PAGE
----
6. 2018–2020: IL&FS crisis hit towards the end of 2018 and funding from various sources (including Debt Mutual Funds, market CPs) dried up completely for most of the NBFCs. Large buyout deals in Aadhar, Avanse, Indostar due to parent-related/direct stress and confidence capital raise from ECL Finance were notable. In addition post the pandemic, there have been few bridge rounds in many NBFCs to shore up their capital base.

So what are the implications for the NBFC sector and related investment activity in the next few years?

Products: In my view, the low hanging fruit in the space has already been plucked for most of the sub-segments. The investment focus will shift on more mature, late-stage businesses in the traditional sub-segments. Scheduled commercial banks will provide tough competition in most of the retail segments of HFC, Gold Loans and Vehicle Financing. Segments like Infrastructure Finance and Structured/Mezzanine Debt are going through an identity crisis and do not seem to be coming back quickly for sure. Most of the larger MFIs have either got listed on the stock exchanges or are in the process of listing and have converted to SFBs. However in a large country like India, some interesting product niches will continue to emerge and will attract funding, including digital-first businesses.

Access to Sources of Funding: With shallow debt market in India, NBFCs have relied heavily on banks, debt MFs, market CPs for their funding. With the funding become more scarce for most of the players, the leverage levels have been going down. This will in turn mean that RoEs will compress, thereby making the sector less attractive for private equity investors. Post Covid related support measures from the RBI and Government should buttress growth in the near term. For the longer term, NBFCs will have to innovate and find new sources of capital to maintain an optimal capital structure.

Business Processes: NBFCs will need to sharpen their focus on sales & distribution with loan origination becoming harder especially on the retail/MSME end of the market. We have seen a number of tie-up announcements between NBFCs and commercial banks for co-origination and co-lending in the last 18–24 months. Many of the NBFCs have also learnt that collection is perhaps the most important part of the business and they need to significantly tighten collection processes and also innovate with availability of novel payment mechanisms. While underwriting has always been tough in a cash economy like India, it has changed in the last few years with formalization reforms. Hence credit underwriting will need to evolve and adapt continuously to the new ways of doing business.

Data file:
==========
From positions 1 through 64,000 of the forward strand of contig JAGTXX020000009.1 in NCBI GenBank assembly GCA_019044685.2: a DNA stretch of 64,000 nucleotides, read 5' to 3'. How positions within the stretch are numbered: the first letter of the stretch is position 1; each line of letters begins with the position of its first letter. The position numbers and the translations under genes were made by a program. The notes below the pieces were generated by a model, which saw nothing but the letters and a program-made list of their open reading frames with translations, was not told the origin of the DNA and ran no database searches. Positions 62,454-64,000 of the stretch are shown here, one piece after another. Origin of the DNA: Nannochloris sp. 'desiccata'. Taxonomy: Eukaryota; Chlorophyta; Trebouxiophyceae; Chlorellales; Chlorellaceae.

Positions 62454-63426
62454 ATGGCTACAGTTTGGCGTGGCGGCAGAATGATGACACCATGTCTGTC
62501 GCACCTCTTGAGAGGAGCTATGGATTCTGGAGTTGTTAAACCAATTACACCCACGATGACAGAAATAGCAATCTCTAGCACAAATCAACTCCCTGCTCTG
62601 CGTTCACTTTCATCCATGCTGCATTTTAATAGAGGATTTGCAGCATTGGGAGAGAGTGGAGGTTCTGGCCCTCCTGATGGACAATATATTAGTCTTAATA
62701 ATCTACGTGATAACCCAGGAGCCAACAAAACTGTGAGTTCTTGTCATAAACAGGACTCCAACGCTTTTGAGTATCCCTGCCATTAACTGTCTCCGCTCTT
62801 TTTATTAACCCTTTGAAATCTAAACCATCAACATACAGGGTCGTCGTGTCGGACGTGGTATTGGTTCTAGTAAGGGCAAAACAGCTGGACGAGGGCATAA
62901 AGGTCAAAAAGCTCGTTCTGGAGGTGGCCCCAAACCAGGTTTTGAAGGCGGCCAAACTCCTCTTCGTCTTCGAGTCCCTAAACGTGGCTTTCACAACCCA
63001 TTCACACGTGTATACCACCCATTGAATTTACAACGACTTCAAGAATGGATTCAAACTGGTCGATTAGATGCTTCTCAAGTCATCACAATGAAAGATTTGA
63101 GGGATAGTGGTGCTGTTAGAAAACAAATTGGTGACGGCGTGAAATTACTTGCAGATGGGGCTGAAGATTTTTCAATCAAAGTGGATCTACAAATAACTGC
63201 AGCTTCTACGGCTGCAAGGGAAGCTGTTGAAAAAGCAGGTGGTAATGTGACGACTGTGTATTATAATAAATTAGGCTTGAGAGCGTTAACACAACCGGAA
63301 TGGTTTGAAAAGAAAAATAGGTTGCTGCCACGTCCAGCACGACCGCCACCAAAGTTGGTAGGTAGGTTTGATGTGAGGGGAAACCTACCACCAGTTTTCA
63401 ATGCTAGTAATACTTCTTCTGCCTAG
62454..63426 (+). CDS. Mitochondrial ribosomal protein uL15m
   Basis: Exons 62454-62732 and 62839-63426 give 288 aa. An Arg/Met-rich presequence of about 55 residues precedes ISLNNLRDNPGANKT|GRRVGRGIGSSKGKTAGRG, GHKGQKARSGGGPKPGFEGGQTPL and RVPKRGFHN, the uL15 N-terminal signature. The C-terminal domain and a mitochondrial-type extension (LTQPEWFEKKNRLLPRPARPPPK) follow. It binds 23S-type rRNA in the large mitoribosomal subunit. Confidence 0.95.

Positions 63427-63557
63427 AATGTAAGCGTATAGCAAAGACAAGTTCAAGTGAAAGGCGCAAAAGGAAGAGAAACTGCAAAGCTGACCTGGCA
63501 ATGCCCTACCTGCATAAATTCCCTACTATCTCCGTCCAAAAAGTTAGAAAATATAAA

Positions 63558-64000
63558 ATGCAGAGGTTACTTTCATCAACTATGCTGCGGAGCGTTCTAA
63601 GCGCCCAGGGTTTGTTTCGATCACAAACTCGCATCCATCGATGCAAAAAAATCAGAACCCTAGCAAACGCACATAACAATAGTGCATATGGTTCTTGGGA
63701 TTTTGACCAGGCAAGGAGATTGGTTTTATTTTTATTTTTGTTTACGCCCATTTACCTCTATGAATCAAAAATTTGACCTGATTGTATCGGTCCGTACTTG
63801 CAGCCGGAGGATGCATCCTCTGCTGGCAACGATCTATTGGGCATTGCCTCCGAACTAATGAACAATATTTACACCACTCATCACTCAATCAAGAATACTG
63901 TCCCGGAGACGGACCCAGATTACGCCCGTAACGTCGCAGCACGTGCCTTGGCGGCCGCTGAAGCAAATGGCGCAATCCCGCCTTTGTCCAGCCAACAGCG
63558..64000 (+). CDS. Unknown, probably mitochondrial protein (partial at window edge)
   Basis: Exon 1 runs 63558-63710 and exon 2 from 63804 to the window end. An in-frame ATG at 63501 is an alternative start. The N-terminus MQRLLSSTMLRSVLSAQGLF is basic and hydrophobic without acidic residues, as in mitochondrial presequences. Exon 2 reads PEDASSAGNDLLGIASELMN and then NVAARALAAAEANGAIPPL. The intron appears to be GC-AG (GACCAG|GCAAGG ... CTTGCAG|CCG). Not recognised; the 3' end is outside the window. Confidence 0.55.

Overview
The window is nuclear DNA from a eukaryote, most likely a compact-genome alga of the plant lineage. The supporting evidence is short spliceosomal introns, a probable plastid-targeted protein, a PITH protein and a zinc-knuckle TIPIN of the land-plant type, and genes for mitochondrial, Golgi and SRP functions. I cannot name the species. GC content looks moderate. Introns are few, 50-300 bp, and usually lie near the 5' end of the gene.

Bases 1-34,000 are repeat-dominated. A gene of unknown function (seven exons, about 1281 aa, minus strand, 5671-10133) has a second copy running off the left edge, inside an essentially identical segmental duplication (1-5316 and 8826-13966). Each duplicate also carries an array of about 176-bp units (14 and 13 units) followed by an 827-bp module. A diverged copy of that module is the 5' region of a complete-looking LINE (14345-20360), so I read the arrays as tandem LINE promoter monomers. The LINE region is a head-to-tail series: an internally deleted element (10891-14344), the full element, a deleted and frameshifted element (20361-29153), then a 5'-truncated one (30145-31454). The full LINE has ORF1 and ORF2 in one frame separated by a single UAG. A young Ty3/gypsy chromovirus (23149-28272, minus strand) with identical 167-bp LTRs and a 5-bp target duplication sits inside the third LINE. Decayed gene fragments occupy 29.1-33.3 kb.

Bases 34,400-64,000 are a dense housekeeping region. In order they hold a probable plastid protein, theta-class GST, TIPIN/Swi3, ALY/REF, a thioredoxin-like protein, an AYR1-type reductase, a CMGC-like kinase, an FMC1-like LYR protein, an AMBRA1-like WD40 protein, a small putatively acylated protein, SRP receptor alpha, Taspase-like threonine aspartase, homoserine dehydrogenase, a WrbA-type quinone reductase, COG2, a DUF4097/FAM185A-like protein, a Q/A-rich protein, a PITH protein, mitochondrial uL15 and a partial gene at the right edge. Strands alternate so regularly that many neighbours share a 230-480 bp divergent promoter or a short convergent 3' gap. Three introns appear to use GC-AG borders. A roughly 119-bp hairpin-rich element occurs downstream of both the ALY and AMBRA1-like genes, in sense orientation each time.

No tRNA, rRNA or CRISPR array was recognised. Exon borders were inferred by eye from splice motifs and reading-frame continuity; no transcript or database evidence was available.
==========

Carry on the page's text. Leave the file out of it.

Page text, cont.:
Consolidation: We will some interesting consolidation in mature, traditional sub-segments. This could be in the form of NBFCs merging with each other or even commercial banks stepping in to buy some NBFCs for specific product/market related access (Indusind Bank/BFI). At the same time, bulk of the fresh credit growth will be captured by the larger players and we may not be left with a long tail of players in 10 years time.

Digital-first Lenders: There will be a metamorphosis amongst digital lenders as a lot of companies from adjacent spaces who have found it difficult to make money in their core business have expanded to lending to make money. It reminds me of question by Kunal Shah of CRED — Is lending a product or a feature? However, many of them have realized that it is very easy to lend but 100x more difficult to underwrite properly and collect efficiently. Recently, RBI has also come down heavily on aggressive collection practices followed by some digital and mainstream lenders.

Opening up of the Banking Sector: RBI has recently floated a discussion paper on opening up of the banking sector and giving out more licenses to corporates. This like many other things has evoked strong reactions from both the camps who support or oppose the move, including many arm chair economists like me. But one things for sure, RBI will definitely move ahead on gradually opening up the sector and this will mean more challenges for the smaller NBFCs who will not have access to this option. More consolidation will result from this move as well.

To conclude, the NBFCs serve about 18% of the total credit demand in India right now (significantly up from 12% in 2008). After their harrowing experience in corporate NPA mess, smart commercial banks are now coming back strongly in the retail market and will give tough time to NBFCs in capturing credit growth. I would not be surprised if we see that the 18% number has not moved up significantly in the next 5 years. The next few years will definitely see separation of the men from the boys in the NBFC sector and we may not see a flurry of investment activity in the mid-market space for sure.

Nothing lasts forever, so live it up, drink it down, laugh it off, avoid the BS, take chances, and never have regrets!